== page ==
Submission + - The Anthropocene Epoch began with 1945 atomic bomb test, scientists say (

hypnosec writes: Human behaviour has had a great impact on the Earth and owing to the advancements and human activities since mid-19th century, Scientists have proposed July 16, 1945 as the beginning of the Anthropocene Epoch. According to scientists, ‘the Great Acceleration’ – the period when human activities started having a significant and enormous impact on Earth – can be dubbed as the beginning of the new epoch. Since the ‘Great Acceleration’ there has been a significant increase in population, environmental upheaval on land and oceans and global connectivity. Dr Jan Zalasiewicz and Professor Mark Williams of the Department of Geology, University of Leicester say that human activities are changing the geology “creating new and distinctive strata that will persist far into the future.” The Anthropocene was first proposed by the Nobel Prize-winning atmospheric chemist Paul Crutzen just 15 years ago and it means the epoch dominated by influence of humans and their activities or the human epoch in short.

Submission + - Bloomberg News: NSA has been using HeartBleed for years (

jasonla writes: We all knew this was coming, right? From the article:

"The U.S. National Security Agency knew for at least two years about a flaw in the way that many websites send sensitive information, now dubbed the Heartbleed bug, and regularly used it to gather critical intelligence, two people familiar with the matter said."

Submission + - Yes. The NSA did know about, exploit Heartbleed ( 1

squiggleslash writes: One question arose almost immediately upon the exposure of Heartbleed (Original Slashdot story), the infamous OpenSSL exploit that can leak confidential information and even private keys to the Internet: Did the NSA know about it, and did they exploit if so? The answer is "Yes". Bloomberg reports that "The agency found the Heartbeat glitch shortly after its introduction, according to one of the people familiar with the matter, and it became a basic part of the agency’s toolkit for stealing account passwords and other common tasks." Some National Security experts are upset about this, given the same flaw could just as easily be used by foreign governments against Americans as vice versa.

Submission + - 'weev' Conviction Overturned (

An anonymous reader writes: A few years back, Andrew 'weev' Auernheimer went public with a security vulnerability that made the personal information of 140,000 iPad owners available on AT&T's website. He was later sentenced to 41 months in prison for violating the Computer Fraud and Abuse Act (or because the government didn't understand his actions, depending on your viewpoint). Now, the Third U.S. District Court of Appeals has vacated weev's conviction. Oddly, the reason for the ruling was not based on the merits of the case, but on the venue in which he was tried (PDF). From the ruling: 'Although this appeal raises a number of complex and novel issues that are of great public importance in our increasingly interconnected age, we find it necessary to reach only one that has been fundamental since our country’s founding: venue. The proper place of colonial trials was so important to the founding generation that it was listed as a grievance in the Declaration of Independence.'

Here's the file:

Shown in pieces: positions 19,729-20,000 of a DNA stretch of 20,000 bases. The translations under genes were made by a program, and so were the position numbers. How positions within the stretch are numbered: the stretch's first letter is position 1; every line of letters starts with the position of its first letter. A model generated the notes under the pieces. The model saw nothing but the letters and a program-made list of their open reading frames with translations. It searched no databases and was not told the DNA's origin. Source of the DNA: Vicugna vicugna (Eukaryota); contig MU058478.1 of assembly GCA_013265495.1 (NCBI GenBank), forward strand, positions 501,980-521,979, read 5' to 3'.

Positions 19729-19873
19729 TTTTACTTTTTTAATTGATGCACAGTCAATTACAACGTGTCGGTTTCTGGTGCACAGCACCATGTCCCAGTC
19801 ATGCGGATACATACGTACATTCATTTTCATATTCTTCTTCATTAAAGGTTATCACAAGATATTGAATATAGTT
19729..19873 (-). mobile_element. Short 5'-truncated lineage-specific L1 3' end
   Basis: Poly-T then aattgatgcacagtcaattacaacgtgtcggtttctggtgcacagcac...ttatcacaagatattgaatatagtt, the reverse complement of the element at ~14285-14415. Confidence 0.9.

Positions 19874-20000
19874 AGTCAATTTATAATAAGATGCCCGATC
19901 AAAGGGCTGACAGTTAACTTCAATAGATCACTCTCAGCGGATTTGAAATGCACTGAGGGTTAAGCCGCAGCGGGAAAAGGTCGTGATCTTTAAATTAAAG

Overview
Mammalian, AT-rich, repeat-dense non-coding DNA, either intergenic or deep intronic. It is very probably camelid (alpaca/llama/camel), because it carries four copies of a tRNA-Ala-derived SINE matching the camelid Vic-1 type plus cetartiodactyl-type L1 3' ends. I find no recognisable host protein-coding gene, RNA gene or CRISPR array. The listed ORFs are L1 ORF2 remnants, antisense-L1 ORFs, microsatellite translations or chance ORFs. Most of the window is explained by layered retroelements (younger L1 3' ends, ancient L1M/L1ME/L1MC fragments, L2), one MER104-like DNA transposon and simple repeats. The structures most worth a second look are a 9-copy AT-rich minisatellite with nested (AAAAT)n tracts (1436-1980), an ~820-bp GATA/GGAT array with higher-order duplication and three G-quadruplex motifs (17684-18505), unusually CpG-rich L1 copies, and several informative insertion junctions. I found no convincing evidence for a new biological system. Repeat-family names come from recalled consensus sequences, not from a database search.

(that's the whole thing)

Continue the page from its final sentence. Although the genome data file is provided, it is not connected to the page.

Submission + - GM Names Names, Suspends Two Engineers Over Ignition-Switch Safety

cartechboy writes: GM said it has placed two engineers on paid leave in connection with its massive recall probe of 2 million vehicles. Now, GM is asking NASA to advise on whether those cars are safe to drive even with the ignition key alone. Significantly, individual engineers now have their names in print and face a raft of inquiries what they did or didn't know, did or didn't do, and when. A vulnerability for GM: One engineer may have tried to re-engineer the faulty ignition switch without changing the part number—an unheard-of practice in the industry. Is it a good thing that people who engineer for a living can now get their names on national news for parts designed 10 years ago? The next time your mail goes down, should we know the name of the guy whose code flaw may have caused that?

Submission + - Sequel to The Inner Life of the Cell Released

Titus Andronicus writes: The Inner Life of the Cell was a short, groundbreaking animation about molecular cell biology, covered here on Slashdot way back in 2006. In contrast to the smooth, open look of the original, the new animation is stuffed with molecules, constantly vibrating, and is, perhaps, a little more realistic. Read more about it, if it suits your fancy.

Submission + - Software developer wages fall 2% as workforce expands (

dcblogs writes: The U.S. tech industry added nearly 64,000 software related jobs last year, but as the workforce expanded, the average size of workers' pay checks declined by nearly 2%.The average annual wage of all workers in the software services sector was $99,000 in 2012, about $2,000 less than the prior year, reported TechAmerica Foundation in its annual Cyberstates report. There are multiple theories for the decline in pay, but a common one cited by analysts is simply that the new people being hired are paid less than previous averages.